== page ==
3 Ways People are Coming Together Through Live Music

These places are tapping the healing power of music to spread cheer and joy during the pandemic.

Posted in , Oct 5, 2020

A man plays his guitar on his porch for all to enjoy

We may be physically separated from each other as we practice social distancing during the Covid-19 pandemic, but that doesn’t mean we can’t find ways to connect. And music can be the perfect way to do that. As musician Josh Groban said wrote his book Josh Groban (Songbook): “If there is one thing that is constant in this world, it is the power of music.”

Across the country, people are using live music to comfort each other, lift each other up and remind each other of how we’re all in this together.

“Porch Praise” in Middletown, Ohio
With the closing of churches and places of worship, a lot of people had to do without uplifting praise music. But one Ohio resident is bringing music to people’s porches. Using a rented keyboard, John Burg is traveling around and playing religious music for people who need a pick me up. He calls the project “Porch Praise.”

“God gave me the idea and I just take it and go,” Burg told local12.com. For his listeners, Burg’s music is exactly what they need to get through these tough times. “It felt like I was in church,” says listener Joanne Love. “I mean it really felt like I was in church.” Another Middletown resident, Josephine Gates, says John’s music brought her comfort when she was waiting for family members to get their Covid-19 test results. “This meant a whole lot for me today,” she says, “when John come and bless my soul with this song.”

John is just happy to bring the live music experience to others. “A lot of churches are on Facebook or Zoom and doing things on the internet,” he says, “and so when they get that live feeling, some people lift their hands, some people cry, some people are joyous about it, and I just appreciate it.”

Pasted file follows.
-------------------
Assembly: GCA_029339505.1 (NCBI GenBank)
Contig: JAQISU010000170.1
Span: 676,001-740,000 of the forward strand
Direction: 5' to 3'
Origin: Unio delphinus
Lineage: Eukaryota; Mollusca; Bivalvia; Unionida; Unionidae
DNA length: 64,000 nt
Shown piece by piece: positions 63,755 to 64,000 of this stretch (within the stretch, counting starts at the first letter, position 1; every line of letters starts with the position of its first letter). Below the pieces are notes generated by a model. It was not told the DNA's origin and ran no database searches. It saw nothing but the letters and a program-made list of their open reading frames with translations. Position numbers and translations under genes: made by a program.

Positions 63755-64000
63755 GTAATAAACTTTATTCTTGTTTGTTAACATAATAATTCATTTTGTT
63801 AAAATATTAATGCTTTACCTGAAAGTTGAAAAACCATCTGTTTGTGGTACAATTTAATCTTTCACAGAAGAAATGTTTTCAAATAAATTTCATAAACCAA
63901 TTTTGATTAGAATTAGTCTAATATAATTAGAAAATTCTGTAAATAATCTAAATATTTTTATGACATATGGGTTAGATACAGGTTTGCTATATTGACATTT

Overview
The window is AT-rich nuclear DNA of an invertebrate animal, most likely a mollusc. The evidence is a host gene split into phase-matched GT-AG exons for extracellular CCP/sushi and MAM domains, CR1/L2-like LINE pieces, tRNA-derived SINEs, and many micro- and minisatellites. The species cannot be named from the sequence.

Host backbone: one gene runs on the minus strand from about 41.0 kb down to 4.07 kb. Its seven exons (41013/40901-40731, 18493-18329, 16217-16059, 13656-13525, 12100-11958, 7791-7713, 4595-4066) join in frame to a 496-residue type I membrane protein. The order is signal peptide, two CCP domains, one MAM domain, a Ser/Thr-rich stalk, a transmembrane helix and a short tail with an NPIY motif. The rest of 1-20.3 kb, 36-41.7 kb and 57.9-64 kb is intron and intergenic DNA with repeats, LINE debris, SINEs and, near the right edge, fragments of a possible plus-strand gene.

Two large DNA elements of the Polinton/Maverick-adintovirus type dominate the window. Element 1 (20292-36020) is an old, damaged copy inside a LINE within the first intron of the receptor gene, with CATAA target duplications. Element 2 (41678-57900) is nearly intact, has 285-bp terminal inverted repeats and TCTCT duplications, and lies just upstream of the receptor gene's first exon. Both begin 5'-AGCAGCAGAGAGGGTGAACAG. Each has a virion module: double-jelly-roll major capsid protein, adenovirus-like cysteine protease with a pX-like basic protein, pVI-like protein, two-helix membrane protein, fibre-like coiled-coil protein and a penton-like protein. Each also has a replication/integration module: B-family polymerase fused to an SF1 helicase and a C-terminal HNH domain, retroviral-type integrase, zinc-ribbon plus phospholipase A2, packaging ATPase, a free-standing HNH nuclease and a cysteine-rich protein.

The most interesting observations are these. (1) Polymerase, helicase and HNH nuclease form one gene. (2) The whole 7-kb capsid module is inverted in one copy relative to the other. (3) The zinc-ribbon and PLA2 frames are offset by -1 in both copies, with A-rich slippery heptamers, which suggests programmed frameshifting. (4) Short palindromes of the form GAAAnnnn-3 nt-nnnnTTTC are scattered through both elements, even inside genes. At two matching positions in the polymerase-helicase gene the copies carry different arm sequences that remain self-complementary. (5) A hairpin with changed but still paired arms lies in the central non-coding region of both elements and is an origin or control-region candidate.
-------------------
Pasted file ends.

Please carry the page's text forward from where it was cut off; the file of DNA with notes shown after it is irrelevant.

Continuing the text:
Figaro! in Mount Pleasant, South Carolina
Cancelled concerts was no excuse for opera-singing couple Leah Edwards and Dimitri Pittas to stop practicing. And now, they are using that practice to entertain their neighbors, performing at the end of their driveway to neighbors listening in from their porches. “We’re practicing, they say they can hear us anyways,” Leah told WCBD, “so we said why not take it to the driveway and make it a concert. It gets everyone out, checking on each other and get some breath of fresh air and make music.”

The couple, who has made these driveway performances a weekly thing, said their only requirement is that maintain proper social distance.

Leah and Dimitri hope their music will help bring the community closer, even as they stay physically separated. “We always talk about the pressure may be different,” says Leah, “but the fact of the matter is the music that we make isn’t different and that opera is for everybody.”

“Concerts from Cars” in New York, New York
New Yorkers have always stuck together, and the time of Covid-19 has been no different. Six New York musicians were tired of not having anyone to play with, so they decided to team up and bring their music to the streets. Olga Morkova, a Ukranian American activist and producer, is the creator of the group Concerts From Cars, named because each of the musicians plays from the back of their car to keep social distancing.

“The idea of Concerts From Cars came to me in the very beginning of the quarantine,” Olga said in an interview with Time Out. “As someone who was born in the Soviet Union and lived through a major humanitarian crisis in Ukraine, I knew that there is always a way, even when it looks like there is nothing we can do.”

The group has now taken to Instagram to spread their music. New Yorkers can reach out and ask for the musicians to come to their neighborhood to play. The group accepts donations and all proceeds go to help struggling musicians.

“We believe that music comes through us—musicians—and as it travels through us, it heals us, then it arrives to our audience and heals them,” says, Andrew Drury, one of the group percussionists. “We also strengthen community, as we stop by houses of other musicians and they join us from the stoop.”

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